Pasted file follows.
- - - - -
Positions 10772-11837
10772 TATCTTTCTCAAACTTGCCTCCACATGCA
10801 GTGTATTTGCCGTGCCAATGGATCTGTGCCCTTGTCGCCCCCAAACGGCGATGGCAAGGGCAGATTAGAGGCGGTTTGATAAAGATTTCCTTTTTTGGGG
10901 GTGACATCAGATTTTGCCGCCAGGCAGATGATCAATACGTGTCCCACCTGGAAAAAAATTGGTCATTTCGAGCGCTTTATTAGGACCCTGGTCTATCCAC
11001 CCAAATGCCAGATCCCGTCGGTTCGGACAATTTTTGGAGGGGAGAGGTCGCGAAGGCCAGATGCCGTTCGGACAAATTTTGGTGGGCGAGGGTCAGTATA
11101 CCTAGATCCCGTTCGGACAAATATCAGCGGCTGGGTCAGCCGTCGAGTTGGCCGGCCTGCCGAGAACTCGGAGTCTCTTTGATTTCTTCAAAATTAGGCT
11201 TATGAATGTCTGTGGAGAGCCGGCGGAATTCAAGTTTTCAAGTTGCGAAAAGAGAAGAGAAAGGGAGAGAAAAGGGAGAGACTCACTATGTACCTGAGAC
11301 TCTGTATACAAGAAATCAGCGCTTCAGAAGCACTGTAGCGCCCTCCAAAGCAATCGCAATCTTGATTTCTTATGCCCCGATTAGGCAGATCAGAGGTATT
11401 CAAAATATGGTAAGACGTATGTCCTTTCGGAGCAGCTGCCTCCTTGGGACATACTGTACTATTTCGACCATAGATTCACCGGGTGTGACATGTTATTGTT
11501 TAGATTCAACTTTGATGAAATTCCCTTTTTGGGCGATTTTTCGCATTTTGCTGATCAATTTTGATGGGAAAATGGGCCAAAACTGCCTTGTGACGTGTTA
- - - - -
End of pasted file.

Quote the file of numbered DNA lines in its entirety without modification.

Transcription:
Positions 10772-11837
10772 TATCTTTCTCAAACTTGCCTCCACATGCA
10801 GTGTATTTGCCGTGCCAATGGATCTGTGCCCTTGTCGCCCCCAAACGGCGATGGCAAGGGCAGATTAGAGGCGGTTTGATAAAGATTTCCTTTTTTGGGG
10901 GTGACATCAGATTTTGCCGCCAGGCAGATGATCAATACGTGTCCCACCTGGAAAAAAATTGGTCATTTCGAGCGCTTTATTAGGACCCTGGTCTATCCAC
11001 CCAAATGCCAGATCCCGTCGGTTCGGACAATTTTTGGAGGGGAGAGGTCGCGAAGGCCAGATGCCGTTCGGACAAATTTTGGTGGGCGAGGGTCAGTATA
11101 CCTAGATCCCGTTCGGACAAATATCAGCGGCTGGGTCAGCCGTCGAGTTGGCCGGCCTGCCGAGAACTCGGAGTCTCTTTGATTTCTTCAAAATTAGGCT
11201 TATGAATGTCTGTGGAGAGCCGGCGGAATTCAAGTTTTCAAGTTGCGAAAAGAGAAGAGAAAGGGAGAGAAAAGGGAGAGACTCACTATGTACCTGAGAC
11301 TCTGTATACAAGAAATCAGCGCTTCAGAAGCACTGTAGCGCCCTCCAAAGCAATCGCAATCTTGATTTCTTATGCCCCGATTAGGCAGATCAGAGGTATT
11401 CAAAATATGGTAAGACGTATGTCCTTTCGGAGCAGCTGCCTCCTTGGGACATACTGTACTATTTCGACCATAGATTCACCGGGTGTGACATGTTATTGTT
11501 TAGATTCAACTTTGATGAAATTCCCTTTTTGGGCGATTTTTCGCATTTTGCTGATCAATTTTGATGGGAAAATGGGCCAAAACTGCCTTGTGACGTGTTA